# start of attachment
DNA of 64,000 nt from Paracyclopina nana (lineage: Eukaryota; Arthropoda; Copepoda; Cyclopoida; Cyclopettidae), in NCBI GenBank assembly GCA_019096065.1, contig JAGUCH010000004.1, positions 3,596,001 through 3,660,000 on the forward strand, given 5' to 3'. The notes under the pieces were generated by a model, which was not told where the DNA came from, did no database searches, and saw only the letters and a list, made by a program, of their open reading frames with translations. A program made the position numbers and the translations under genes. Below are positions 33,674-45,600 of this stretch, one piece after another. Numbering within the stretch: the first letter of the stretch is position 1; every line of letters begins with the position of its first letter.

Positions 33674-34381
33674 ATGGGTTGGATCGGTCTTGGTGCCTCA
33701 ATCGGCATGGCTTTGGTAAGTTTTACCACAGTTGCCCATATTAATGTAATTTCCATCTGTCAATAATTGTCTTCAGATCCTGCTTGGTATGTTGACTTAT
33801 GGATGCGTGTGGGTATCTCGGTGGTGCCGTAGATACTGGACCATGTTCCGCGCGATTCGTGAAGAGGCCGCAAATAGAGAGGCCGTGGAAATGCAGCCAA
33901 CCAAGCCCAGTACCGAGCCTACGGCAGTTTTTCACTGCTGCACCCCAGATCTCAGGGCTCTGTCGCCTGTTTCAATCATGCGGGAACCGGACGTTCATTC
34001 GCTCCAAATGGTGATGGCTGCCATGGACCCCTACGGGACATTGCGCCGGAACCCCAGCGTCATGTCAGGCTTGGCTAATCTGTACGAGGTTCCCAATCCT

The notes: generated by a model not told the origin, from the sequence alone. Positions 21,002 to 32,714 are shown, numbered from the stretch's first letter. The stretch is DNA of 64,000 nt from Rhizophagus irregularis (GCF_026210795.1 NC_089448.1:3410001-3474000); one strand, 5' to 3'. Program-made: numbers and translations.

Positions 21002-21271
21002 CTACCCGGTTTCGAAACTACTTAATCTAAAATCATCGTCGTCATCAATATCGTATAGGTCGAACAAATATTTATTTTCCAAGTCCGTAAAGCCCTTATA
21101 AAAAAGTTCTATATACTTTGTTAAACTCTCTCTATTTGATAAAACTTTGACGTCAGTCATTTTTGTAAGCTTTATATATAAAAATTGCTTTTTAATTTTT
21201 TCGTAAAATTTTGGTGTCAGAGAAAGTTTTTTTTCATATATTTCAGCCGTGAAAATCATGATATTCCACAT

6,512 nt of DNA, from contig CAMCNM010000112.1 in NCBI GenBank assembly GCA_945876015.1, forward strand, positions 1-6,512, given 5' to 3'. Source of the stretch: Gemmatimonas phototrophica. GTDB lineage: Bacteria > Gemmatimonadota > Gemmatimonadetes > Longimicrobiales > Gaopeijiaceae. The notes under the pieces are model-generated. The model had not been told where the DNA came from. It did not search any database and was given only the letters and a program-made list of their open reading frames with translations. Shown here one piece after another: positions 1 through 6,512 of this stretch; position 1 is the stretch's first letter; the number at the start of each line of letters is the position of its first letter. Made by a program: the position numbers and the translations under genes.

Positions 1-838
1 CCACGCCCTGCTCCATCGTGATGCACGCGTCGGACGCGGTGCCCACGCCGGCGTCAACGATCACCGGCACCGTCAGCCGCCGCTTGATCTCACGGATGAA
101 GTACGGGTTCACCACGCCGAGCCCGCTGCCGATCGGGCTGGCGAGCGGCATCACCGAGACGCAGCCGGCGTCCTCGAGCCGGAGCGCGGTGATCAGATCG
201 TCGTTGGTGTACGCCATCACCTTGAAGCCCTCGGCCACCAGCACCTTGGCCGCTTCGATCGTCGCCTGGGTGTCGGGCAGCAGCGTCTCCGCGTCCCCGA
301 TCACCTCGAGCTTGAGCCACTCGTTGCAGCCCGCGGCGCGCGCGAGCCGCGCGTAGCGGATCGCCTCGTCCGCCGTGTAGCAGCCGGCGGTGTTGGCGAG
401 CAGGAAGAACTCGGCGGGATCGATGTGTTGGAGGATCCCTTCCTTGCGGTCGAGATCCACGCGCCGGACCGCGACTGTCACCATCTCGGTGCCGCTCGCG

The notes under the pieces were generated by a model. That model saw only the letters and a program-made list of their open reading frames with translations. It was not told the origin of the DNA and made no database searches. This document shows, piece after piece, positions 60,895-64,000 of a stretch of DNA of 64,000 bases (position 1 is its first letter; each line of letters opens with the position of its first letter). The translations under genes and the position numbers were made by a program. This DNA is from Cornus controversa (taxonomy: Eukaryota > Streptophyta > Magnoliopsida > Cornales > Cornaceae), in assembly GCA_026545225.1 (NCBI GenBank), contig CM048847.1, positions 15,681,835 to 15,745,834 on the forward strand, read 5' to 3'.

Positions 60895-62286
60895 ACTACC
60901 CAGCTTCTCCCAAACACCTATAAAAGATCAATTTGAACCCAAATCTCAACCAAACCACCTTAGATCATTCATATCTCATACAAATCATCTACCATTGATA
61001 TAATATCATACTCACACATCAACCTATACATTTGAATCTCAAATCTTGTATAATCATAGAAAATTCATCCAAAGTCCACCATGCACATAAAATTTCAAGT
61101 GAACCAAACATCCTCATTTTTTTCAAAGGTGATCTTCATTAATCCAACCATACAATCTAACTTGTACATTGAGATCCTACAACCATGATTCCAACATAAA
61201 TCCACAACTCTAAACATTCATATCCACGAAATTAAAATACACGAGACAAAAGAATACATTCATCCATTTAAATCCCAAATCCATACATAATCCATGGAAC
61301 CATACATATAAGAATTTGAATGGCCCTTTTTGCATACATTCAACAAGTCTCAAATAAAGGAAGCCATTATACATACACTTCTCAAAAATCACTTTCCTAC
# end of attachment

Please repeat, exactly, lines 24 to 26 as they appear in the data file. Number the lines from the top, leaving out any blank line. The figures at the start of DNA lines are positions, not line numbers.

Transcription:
61001 TAATATCATACTCACACATCAACCTATACATTTGAATCTCAAATCTTGTATAATCATAGAAAATTCATCCAAAGTCCACCATGCACATAAAATTTCAAGT
61101 GAACCAAACATCCTCATTTTTTTCAAAGGTGATCTTCATTAATCCAACCATACAATCTAACTTGTACATTGAGATCCTACAACCATGATTCCAACATAAA
61201 TCCACAACTCTAAACATTCATATCCACGAAATTAAAATACACGAGACAAAAGAATACATTCATCCATTTAAATCCCAAATCCATACATAATCCATGGAAC